By Teresa Eisenlohr
When you hurt and go get a massage, you just want someone to make the pain go away. The last thing you want is more pain! Sometimes, though, on the way to healing, that’s what you get. When pain stuck in one place is released, it can reveal a greater pain lodged deeper within our body’s structure. This is discouraging for both you and the massage therapist. If we can be patient when this happens, the healing relief can be greater in the long run. And if we can get ahead of that pain instead of just following it with maintenance massages that keep you going, in the long run you’ll have less pain and have to have less massage. In the meantime, more frequent massage for a couple months and Epsom salt baths, along with other natural measures, can help you through the pain of a healing transition.
Sometimes the additional pain that arises during a massage is an emotional one. It can be surprising when we suddenly burst into tears on the table. Years after I’d buried my first husband, I got a massage and found myself sobbing great gobs of snot on someone else’s table. Not given to emotional displays of grief that I thought was as resolved as grief ever gets, I was embarrassed by my perplexing tears.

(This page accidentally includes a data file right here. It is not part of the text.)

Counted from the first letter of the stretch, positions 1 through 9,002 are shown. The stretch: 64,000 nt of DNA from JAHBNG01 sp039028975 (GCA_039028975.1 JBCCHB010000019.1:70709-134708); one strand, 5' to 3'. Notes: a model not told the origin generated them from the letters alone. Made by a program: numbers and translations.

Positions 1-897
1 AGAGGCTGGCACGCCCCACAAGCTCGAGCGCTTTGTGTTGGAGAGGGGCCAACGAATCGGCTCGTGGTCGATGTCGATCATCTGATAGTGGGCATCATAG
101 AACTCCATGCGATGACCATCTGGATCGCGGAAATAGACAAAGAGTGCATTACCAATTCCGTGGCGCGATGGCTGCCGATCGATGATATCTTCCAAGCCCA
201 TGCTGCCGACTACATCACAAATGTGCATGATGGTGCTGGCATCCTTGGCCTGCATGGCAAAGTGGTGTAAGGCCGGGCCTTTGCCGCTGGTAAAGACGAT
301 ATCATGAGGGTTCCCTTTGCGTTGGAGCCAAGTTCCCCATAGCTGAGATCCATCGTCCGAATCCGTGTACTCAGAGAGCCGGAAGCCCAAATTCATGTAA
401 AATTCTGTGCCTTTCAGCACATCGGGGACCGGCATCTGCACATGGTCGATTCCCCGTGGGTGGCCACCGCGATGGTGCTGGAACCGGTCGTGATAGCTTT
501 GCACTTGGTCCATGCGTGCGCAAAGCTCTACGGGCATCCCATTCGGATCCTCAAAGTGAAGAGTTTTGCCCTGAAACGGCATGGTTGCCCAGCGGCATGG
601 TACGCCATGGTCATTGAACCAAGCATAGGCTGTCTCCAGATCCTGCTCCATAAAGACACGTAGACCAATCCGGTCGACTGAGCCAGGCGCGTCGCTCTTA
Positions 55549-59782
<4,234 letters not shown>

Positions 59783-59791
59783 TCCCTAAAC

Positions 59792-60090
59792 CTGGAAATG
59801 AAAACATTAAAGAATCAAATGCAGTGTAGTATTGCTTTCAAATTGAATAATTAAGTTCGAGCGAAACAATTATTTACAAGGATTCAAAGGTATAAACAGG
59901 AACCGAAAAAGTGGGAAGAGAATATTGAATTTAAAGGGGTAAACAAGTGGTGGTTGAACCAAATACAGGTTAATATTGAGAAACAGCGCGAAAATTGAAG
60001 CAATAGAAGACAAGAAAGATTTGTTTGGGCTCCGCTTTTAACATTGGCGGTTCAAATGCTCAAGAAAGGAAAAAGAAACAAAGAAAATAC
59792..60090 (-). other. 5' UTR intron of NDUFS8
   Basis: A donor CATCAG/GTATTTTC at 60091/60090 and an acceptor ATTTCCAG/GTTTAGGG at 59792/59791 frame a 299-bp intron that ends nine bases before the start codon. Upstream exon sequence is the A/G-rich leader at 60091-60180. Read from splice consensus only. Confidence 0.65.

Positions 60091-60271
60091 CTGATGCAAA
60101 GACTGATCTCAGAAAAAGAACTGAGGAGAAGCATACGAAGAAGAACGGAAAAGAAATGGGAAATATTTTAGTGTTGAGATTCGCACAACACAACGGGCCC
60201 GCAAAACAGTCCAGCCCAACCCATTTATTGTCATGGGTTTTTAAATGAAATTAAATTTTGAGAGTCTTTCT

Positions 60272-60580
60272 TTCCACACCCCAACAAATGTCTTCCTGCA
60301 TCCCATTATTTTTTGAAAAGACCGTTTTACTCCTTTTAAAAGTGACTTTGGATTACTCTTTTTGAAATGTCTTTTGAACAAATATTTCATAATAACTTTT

I now know that this is a rather common reaction. Our emotional memories are just not stored somewhere in our brains, but throughout the nerve centers in our bodies. Our nervous and muscular systems permeate one another, so it’s no wonder that the release of chronically tight muscle can also release concomitant memories and emotions we didn't even know were an issue. When this emotional release happens, there’s no need to be embarrassed. It doesn’t mean you’re falling apart. It just means you’re human.
So if you start crying or laughing with a release of muscular tightness, just know that it’s perfectly natural, and just let it go. Ask for a tissue when you need one. We’ll help you hold the emotional heaviness until it lightens up, just like we do with your head for an atlas-occipital release. We're a compassionate witness of your pain. If you want to talk about it, you can. Though we’re not psychological therapists, we’re pretty good listeners. If you don’t want to talk about it, we'll honor that and follow your lead. When someone’s having an emotional release, I simply hold them in the Light as I gently continue massage--after handing them a tissue, if needed.
All good massage therapists try to follow and honor your body’s wisdom about what is best for your healing by not only giving you the best massage tailored for your body, but also by holding healing space open for you to release whatever pain is holding you back from being your best self.